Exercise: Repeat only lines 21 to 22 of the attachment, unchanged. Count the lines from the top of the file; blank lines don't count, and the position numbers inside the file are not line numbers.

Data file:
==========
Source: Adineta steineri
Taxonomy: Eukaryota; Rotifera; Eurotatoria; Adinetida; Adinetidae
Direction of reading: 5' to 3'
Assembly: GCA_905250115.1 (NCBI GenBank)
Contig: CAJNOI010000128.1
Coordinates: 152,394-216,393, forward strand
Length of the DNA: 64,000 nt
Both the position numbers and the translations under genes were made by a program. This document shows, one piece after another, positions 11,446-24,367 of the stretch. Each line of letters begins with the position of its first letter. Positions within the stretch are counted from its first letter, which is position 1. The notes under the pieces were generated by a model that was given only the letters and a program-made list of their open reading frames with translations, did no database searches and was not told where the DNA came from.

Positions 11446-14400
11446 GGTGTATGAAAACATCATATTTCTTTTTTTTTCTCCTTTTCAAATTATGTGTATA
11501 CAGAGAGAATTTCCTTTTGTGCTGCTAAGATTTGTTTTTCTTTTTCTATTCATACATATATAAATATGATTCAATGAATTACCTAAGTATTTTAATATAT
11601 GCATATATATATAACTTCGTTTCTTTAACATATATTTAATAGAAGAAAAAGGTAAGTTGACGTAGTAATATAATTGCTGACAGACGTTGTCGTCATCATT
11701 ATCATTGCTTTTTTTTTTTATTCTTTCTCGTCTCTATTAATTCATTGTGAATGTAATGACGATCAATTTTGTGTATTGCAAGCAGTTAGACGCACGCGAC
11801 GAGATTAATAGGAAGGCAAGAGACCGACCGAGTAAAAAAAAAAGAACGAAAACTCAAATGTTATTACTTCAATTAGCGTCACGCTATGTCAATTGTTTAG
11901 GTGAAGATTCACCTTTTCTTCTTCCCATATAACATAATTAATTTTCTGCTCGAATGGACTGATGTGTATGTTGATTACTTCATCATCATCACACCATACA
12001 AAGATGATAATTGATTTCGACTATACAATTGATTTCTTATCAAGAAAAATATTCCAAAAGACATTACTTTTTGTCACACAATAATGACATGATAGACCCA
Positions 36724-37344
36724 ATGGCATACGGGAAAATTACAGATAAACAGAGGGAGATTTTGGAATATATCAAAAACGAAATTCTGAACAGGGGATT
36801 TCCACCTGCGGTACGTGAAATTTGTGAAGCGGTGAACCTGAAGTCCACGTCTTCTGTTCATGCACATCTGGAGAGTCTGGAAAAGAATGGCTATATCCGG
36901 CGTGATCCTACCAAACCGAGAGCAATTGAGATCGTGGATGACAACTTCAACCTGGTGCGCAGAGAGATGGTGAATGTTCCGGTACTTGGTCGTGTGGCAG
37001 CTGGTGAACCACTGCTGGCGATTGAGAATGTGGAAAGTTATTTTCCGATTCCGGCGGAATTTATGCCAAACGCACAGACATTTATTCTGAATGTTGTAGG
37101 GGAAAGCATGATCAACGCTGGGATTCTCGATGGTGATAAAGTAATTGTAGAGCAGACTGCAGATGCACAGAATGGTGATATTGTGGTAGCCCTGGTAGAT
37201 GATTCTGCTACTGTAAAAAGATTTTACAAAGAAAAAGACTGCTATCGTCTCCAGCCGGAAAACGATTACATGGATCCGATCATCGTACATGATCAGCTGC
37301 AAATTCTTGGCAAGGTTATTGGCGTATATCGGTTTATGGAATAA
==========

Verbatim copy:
37001 CTGGTGAACCACTGCTGGCGATTGAGAATGTGGAAAGTTATTTTCCGATTCCGGCGGAATTTATGCCAAACGCACAGACATTTATTCTGAATGTTGTAGG
37101 GGAAAGCATGATCAACGCTGGGATTCTCGATGGTGATAAAGTAATTGTAGAGCAGACTGCAGATGCACAGAATGGTGATATTGTGGTAGCCCTGGTAGAT